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ARQ (Santiago)

versión On-line ISSN 0717-6996

ARQ (Santiago)  no.90 Santiago ago. 2015

http://dx.doi.org/10.4067/S0717-69962015000200015 

Demountable structures

Nii Juinti
Ucayali, Peru, 2014

 

Samuel Bravo(1), Sandra Iturriaga(2)



© Samuel Bravo, Sandra Iturriaga


© Samuel Bravo, Sandra Iturriaga

Nii Juinti is a home and school oriented towards the teaching of the traditional medicine of the Shipibo people based on the use of native plants. The school is located in the Ucayali River’s basin, in the Peruvian Amazon, in an area characterized by the precariousness of resources, in contrast to an abundant nature.

An architecture studio developed years ago –which set out to build a modest modular roof structure to host a stop-by shelter, typical of these rainy areas– allowed to anticipate some of the premises in the work: a shelter to protect from the sun and the rain, capable of giving place to the acts with the greatest constructive lightness possible. This resulted in a constructive system that was easy to assemble and disassemble with local labor, but above all, a light structure that is immerse in the surrounding landscape respecting the substantial relation between the shipibo people and their environment.

Hence, a cloak-like shelter was defined, typical of the local shebón (palm) constructions, but this time interpreted as a flexible shell, modeled by folding paper. The traditional structure –of beam and columns– becomes in this case a three dimensional fold built on a system of discrete and triangulated elements. The basic unit is built with wood pieces of 1.80 and 3.60 meters, easily harnessed in the area and whose geometry is defined by setting the distance between vertices. From this unit you can generate various spatial configurations to accommodate many different programs. The whole structure contributes to the generation of a light cover, which remains a subject to the climate´s intensity and the usual obsolescence of the jungle.

The proposed system is gradually adopted as a part of local practices, removing traditional deep-rooted techniques, and incorporating adjustments and adaptations of a new kind of craft.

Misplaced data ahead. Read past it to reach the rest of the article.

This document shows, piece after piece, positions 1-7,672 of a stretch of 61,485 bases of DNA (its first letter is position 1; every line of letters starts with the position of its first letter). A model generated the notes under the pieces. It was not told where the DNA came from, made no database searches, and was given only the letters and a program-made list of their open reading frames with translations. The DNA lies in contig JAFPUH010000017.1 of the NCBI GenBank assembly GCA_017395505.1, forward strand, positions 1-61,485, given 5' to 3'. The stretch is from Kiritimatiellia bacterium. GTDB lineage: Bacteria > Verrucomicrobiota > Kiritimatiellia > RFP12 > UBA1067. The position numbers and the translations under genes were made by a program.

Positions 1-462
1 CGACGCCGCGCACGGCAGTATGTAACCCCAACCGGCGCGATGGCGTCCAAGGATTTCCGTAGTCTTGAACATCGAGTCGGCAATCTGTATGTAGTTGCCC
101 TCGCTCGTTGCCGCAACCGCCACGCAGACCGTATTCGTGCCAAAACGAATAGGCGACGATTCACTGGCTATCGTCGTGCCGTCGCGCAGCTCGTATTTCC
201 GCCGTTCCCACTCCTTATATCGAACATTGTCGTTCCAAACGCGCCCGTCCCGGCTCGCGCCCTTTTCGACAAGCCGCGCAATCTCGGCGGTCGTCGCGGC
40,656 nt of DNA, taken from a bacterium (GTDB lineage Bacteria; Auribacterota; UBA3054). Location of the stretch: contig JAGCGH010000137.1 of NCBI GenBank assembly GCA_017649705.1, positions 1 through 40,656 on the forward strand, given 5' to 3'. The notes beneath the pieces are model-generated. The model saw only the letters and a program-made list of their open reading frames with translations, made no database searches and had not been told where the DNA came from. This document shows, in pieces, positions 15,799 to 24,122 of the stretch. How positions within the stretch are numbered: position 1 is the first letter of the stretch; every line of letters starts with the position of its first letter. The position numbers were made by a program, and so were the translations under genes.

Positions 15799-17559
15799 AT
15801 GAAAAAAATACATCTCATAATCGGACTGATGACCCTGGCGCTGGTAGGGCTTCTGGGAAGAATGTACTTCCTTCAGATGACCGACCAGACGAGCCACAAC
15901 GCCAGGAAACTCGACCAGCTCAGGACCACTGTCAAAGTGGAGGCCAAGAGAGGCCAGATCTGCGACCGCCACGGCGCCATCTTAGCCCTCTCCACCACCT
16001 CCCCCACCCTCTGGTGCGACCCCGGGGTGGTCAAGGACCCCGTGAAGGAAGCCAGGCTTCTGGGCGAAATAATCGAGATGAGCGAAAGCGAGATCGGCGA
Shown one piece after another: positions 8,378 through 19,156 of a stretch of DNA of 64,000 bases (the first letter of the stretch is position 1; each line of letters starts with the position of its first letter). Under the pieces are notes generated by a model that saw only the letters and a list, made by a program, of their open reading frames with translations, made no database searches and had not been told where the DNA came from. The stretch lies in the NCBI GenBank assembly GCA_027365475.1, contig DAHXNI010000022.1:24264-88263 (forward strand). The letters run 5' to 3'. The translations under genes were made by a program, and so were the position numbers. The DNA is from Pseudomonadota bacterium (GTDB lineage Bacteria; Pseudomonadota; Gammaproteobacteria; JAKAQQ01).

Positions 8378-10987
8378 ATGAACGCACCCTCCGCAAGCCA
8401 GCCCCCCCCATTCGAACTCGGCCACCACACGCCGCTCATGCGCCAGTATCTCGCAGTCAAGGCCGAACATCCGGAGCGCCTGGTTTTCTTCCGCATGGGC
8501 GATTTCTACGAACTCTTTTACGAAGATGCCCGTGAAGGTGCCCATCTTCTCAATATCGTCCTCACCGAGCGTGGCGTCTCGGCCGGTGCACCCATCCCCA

Left: Bedrooms pavilion - plan
Right: Classroom and dining room pavilion - plan
Legend: 1. Classroom; 2. Dining room; 3. Kitchen; 4. Bathrooms
Published scale 1: 500


Basic structural unit. S. e.


Up: Classroom and dining room pavilion - section. N. S.
Down: Bedrooms pavilion - section. N. S.
Legend: 1. Translucent and corrugated ridge; 2. Palm leaf; 3. 6 mm plywood; 4. 1½ × 4" quinilla structure; 5. Dovetail joint board; 6. 2 × 5" framework of beams; 7. 2 × 8" chassis; 8. 4 × 4" posts subjects to metal gusset.

Architects: Samuel Bravo, Sandra Iturriaga / Location: Ucayali, Amazonas, Peru / Commission: Asociación Nii Juinti / Construction: Amador Sánchez, Alejandro Sánchez / Date of Project: November 2013 – February 2014 / Fecha construcción / Date of construction Febrero a diciembre 2014 / February - December 2014 Materiales / Materials: Wood structure based on triangulated modules composed of quinilla manilkara bidentata parts of 3.60 m and of 1.80 m long; assembling pieces of wood with 5/16 × 5" bolts; cover on sebon palm leaves; lining of wooden plates; windows and doors made out of mesh mosquito net / Built area: 745 m² / Plot area: 32.400 m² / Cost: US$ 120 / m².


1. Samuel Bravo | Architect, Pontificia Universidad Católica de Chile, 2009. He has taught at the School of Architecture at the UC, Chile. His work has been published in ARQ, CA, Landscape World Magazine and Casabella.

2. Sandra Iturriaga | Architect, Pontificia Universidad Católica de Chile, 1993; Master of Architecture, Universidad Politécnica de Cataluña, 2000. Professor and researcher at the School of Architecture at the UC, Chile. Since 2009 she leads the project “Mapocho 42K”.

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